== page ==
Monday, June 28, 2010

Cats ... in figures

Some interesting facts and figures about cats!
  • A cat's heart beats twice as fast as a human heart, at 110 to 140 beats per minute.
  • An average cat has 1-8 kittens per litter, and 2-3 litters per year.
  • During her productive life, one female cat could have more than 100 kittens.
  • A single pair of cats and their kittens can produce as many as 420,000 kittens in just 7 years.
  • Cats have 290 bones in their bodies, and 517 muscles.
  • The average age for an indoor cat is 15 years, while the average age for an outdoor cat is only 3 to 5 years.
  • A cat's normal body temperature is 101.5 degrees.
  • A cat's ear pivots 180 degrees. They have 30 muscles in each ear, and use twelve or more muscles to control their ear movement.
  • Cats are the sleepiest of all mammals. They spend 16 hours of each day sleeping. With that in mind, a seven year old cat has only been awake for two years of its life!
  • Cats spend 30% of their waking hours grooming themselves.
  • An adult cat has 32 teeth.

    Wednesday, June 23, 2010

    Do cats always land on their feet?

    Whether or not a cat lands on her feet depends on several factors, including the distance she falls and the surface on which she falls.
    Cats have exceptional coordination and balance and a flexible musculoskeletal system. A falling cat will instinctively try to right herself from head to tail, first rotating the head into the proper position, and then sequentially spiraling the rest of the body so all the feet are oriented to the ground. As the body gains the right position, the cat will spread her legs and relax her muscles in anticipation of landing. Their feet and legs can cushion the impact.
    Cats have the tendency of being better able to survive falls from greater heights than lower ones. The most dangerous falls are from between two and six stories. Even though they can right themselves, their legs and feet can no longer absorb all of the shock. Above this height, there is a theory that the number of injuries decline, because cats reached a terminal velocity, they relax and spread themselves out like flying squirrels, minimizing injuries.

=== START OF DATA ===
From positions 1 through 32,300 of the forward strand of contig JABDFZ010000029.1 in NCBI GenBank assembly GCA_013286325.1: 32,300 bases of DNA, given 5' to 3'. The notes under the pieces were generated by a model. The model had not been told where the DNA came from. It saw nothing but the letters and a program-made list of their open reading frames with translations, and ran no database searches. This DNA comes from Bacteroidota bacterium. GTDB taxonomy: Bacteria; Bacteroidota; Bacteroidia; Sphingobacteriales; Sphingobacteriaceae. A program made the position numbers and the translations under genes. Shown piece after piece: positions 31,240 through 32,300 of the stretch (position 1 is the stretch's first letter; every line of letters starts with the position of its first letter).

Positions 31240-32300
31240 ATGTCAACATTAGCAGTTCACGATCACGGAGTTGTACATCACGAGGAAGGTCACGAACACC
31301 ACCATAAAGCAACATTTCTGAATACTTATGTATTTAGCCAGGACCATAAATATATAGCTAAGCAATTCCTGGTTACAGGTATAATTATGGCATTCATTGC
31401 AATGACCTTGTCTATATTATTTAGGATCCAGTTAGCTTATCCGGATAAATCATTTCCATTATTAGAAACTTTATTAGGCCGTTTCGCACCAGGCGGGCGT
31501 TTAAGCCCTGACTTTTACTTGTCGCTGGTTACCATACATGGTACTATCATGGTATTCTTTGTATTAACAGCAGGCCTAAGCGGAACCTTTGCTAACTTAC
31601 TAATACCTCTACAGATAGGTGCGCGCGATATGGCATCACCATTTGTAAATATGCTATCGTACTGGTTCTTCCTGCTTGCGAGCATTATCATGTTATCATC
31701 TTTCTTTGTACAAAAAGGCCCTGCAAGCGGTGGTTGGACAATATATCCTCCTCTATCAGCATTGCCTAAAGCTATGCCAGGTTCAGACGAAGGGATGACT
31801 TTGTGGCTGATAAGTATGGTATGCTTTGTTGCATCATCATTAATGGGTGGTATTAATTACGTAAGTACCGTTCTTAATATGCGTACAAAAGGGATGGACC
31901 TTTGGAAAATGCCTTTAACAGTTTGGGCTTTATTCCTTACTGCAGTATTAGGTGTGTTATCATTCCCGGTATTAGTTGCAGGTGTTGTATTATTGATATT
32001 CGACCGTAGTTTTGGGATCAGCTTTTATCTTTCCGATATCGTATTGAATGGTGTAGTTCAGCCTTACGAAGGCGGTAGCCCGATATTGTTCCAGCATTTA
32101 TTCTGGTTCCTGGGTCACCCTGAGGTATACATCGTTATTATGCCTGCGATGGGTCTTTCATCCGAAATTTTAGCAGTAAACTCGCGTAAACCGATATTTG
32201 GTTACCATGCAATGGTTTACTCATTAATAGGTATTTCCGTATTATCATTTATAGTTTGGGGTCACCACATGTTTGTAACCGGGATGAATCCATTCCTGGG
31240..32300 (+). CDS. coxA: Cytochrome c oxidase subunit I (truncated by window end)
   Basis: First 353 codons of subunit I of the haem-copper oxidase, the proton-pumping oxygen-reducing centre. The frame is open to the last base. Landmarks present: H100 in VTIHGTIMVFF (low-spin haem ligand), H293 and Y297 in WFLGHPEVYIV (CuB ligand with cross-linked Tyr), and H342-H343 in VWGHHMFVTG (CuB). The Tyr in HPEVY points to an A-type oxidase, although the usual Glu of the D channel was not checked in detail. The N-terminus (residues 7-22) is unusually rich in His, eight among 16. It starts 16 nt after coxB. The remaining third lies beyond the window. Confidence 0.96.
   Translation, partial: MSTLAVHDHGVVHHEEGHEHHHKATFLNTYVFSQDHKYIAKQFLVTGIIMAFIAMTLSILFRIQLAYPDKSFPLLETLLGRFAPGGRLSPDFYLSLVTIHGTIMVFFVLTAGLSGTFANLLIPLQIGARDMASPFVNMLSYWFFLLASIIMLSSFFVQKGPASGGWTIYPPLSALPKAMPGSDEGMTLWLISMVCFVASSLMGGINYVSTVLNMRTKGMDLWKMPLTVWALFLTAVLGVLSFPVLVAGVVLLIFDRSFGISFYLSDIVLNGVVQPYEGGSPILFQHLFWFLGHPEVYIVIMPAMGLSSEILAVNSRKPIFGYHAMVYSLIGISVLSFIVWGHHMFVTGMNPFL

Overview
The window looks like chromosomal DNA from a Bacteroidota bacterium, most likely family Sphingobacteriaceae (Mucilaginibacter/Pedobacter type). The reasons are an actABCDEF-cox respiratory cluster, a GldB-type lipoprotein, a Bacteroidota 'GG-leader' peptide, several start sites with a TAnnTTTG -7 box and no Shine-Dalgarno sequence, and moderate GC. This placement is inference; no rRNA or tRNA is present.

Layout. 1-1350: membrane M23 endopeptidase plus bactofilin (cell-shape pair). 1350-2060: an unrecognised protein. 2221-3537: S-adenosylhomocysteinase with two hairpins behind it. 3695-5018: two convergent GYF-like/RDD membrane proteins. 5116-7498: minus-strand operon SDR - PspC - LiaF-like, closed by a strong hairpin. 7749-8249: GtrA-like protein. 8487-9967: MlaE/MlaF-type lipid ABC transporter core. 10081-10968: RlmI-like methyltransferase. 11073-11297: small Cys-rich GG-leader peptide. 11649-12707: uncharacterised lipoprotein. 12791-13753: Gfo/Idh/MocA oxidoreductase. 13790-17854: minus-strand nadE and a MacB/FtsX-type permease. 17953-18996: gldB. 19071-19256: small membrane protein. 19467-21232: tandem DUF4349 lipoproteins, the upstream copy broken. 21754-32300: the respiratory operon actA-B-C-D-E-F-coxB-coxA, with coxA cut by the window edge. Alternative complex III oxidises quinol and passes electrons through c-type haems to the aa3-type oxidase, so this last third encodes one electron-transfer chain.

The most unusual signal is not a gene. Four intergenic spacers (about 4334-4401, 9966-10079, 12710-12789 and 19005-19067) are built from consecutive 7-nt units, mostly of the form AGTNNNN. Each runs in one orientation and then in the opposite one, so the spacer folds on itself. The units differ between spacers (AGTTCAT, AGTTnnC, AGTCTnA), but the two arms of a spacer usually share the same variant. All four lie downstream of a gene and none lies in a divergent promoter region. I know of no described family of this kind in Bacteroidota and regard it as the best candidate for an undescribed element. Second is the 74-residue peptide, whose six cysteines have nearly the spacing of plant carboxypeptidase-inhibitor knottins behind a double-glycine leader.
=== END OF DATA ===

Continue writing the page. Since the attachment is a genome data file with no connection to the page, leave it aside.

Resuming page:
So, your cat may be able to survive a fall – but, then again, she might not. You never know ... and prevention is always better than a visit to the vet's.

    Monday, June 21, 2010

    Getting a second cat, heaven or hell?

    Cats are considered lonely and independent creatures. Sometimes they do enjoy the company of another cat, other times the cats keep fighting and never really accept one another. It may or may not work - depends upon the personality of the cats.
    Many people believe they should get a 'companion' for their cat because they feel guilty when they are away all day. The fact is that most adult cats sleep most of the day and could care less about a companion as cats are basically solitary animals. While some cats thrive in the company of another cat, other cats get upset about having an intruder in their domain.
    If your cat is comfortable in his home she probably won't appreciate a new cat coming into her territory. It can be hard work introducing a new cat into a home with a cat already there. They will probably fight for dominance and hate each other. However they would eventually get used to each other and probably be civil with the occasional smack every now and again. Some cats don't mind and get on well straight away, but there's normally more fighting than fun!
    An important thing is that the new and existing cat are introduced slowly and carefully. The new cat has to be given time to get used to you and the new environment. The existing cat has to get used to the smell of the new cat.

    Tuesday, June 15, 2010

    Tales of the cat tail

    A cat's tail can tell about what's going on inside her head. It acts as an extension of her thoughts, an indicator of her mood and a warning of intention. Take a little time to observe your cat's behavior and you’ll start to get a feel of the tales the tail tells ...
    • Tail curves gently down and then up again at the tip. Cat is relaxed and at peace with the world.
    • Tail slightly raised with a soft curve. Cat is beginning to get interested in something.
    • Tail is held erect but the tip is tilted over. Cat is in a friendly mood with slight reservations.